Re: Jacob SAVIN, Connecticut; reporting of suicides in early 1900's #general


Ira Leviton
 

Dear Cousins,

Rishy Savin asked about a possible suicide and about records about a
Jewish suicide during the years 1910 to 1920. His relative had
connections to New York and Connecticut, and he hasn't found him in
Connecticut records yet.

He should obviously start (or continue) in New York by looking at the
New York City death indices and certificates in the Municipal Archives at
31 Chambers Street, and the N.Y. State death indices in the New York NARA
branch at 201 Varick Street. (Since he mentioned that there was a chance
that his relative ran off with another woman, he should look at the N.Y.C.
marriage indices and certificates in the Municipal Archives and the N.Y.S.
marriage indices at NARA, too.)

In addition, the N.Y.C. Municipal Archives has the records of the
Office of the N.Y.C. Medical Examiner. The medical examiner reviewed all
sorts of 'suspicious' deaths, including homicides, accidents, poisonings,
injuries, deaths related to pregnancy and surgery, and so on. Suicides
are in this category, too. The death certificate itself may be subtly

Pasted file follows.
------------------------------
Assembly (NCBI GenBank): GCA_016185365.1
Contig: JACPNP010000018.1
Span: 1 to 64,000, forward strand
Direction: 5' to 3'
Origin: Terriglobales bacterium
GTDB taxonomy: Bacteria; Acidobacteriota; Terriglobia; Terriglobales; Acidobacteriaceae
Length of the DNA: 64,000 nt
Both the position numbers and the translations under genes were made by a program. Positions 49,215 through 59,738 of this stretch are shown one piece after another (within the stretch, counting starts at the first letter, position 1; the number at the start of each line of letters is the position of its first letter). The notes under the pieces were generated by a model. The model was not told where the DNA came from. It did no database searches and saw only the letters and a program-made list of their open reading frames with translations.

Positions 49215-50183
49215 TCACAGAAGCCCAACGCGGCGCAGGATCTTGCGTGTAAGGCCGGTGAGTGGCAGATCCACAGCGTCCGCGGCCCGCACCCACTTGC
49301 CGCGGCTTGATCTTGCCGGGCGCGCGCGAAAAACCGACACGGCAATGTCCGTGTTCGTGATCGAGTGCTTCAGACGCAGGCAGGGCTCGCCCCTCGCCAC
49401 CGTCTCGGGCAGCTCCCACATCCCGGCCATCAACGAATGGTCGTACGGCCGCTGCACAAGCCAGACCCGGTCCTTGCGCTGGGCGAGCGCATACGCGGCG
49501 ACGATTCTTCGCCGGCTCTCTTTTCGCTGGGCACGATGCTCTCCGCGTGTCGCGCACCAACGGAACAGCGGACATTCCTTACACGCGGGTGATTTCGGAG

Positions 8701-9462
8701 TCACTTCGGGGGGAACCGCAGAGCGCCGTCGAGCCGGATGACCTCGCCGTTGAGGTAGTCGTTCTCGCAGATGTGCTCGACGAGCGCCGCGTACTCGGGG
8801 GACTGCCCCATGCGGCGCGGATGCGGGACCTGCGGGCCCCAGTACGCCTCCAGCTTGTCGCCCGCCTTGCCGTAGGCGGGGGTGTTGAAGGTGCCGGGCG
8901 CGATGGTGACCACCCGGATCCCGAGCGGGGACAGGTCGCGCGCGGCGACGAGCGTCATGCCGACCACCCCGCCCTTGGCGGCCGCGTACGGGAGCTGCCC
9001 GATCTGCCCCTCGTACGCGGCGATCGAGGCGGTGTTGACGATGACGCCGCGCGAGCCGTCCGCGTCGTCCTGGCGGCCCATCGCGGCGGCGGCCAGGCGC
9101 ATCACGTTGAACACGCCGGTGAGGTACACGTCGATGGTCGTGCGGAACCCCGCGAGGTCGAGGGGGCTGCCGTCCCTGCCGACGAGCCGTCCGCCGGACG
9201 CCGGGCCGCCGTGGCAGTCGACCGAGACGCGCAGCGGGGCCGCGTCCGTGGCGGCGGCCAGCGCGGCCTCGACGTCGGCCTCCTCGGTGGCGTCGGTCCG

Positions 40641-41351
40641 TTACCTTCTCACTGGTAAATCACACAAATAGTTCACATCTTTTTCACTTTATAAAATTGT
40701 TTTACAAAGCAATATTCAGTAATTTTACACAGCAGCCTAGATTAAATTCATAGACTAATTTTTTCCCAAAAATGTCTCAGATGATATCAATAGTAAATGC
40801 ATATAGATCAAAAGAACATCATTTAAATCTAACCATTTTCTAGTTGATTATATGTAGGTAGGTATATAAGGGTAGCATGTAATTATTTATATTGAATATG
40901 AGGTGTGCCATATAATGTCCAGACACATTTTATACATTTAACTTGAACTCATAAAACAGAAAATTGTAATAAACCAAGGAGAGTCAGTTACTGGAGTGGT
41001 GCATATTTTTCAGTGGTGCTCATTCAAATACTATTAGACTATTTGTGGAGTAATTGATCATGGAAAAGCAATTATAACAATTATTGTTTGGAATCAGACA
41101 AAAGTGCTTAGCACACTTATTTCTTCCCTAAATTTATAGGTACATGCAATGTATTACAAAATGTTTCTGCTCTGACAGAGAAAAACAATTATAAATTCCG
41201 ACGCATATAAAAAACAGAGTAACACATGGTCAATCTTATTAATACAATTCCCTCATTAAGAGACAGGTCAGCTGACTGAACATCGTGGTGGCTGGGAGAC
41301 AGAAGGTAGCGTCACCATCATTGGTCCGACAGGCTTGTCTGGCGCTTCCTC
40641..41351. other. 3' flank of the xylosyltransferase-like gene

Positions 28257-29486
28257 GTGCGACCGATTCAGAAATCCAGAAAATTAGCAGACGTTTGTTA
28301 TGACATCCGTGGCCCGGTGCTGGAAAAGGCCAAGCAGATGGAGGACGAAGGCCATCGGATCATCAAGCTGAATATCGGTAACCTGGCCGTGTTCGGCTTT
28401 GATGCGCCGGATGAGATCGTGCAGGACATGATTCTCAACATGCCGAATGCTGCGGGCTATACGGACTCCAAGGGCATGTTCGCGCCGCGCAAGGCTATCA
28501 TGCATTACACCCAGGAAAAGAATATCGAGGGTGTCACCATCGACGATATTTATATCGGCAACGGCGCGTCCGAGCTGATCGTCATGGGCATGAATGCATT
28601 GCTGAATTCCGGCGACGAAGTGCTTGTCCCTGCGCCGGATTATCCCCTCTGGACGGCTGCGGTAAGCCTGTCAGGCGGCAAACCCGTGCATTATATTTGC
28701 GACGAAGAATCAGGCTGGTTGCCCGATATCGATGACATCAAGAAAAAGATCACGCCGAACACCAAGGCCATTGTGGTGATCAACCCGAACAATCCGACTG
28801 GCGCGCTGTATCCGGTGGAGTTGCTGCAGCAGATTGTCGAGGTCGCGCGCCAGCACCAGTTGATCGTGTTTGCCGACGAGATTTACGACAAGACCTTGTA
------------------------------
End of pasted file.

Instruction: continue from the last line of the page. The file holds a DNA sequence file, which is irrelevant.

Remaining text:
different than the usual one, and labelled a 'Medical Examiner Death
Certificate.'

Unfortunately, I don't recall the exact year, but starting some time
well after 1920, a separate column called 'M.E. no.' appeared in the
N.Y.C. death indices. (The M.E. records started well before this column
existed; they're just not reflected in the indices of the older records.)
However, for the years in which this column appears, just because there's
an M.E. number doesn't mean that there will be an M.E. records for that
death, or that an autopsy was done. It just means that the physician
called the Office of the Medical Examiner about the case, for instance, if
the patient died under unknown circumstances. But if after a phone
conversation, it was decided that nothing suspicious occurred, the M.E.
office would have decided not to do anything else, and there would be no
other information.

There are frequently M.E. numbers for people who died outside of a
hospital, in an Emergency Room, or within 24 hours after being admitted to
a hospital. I think that it should be clear that if somebody died of a
heart attack in the street, the M.E. has no reason to get involved.

A happy Pesach again to everybody.

Ira
Ira Leviton
New York, N.Y.

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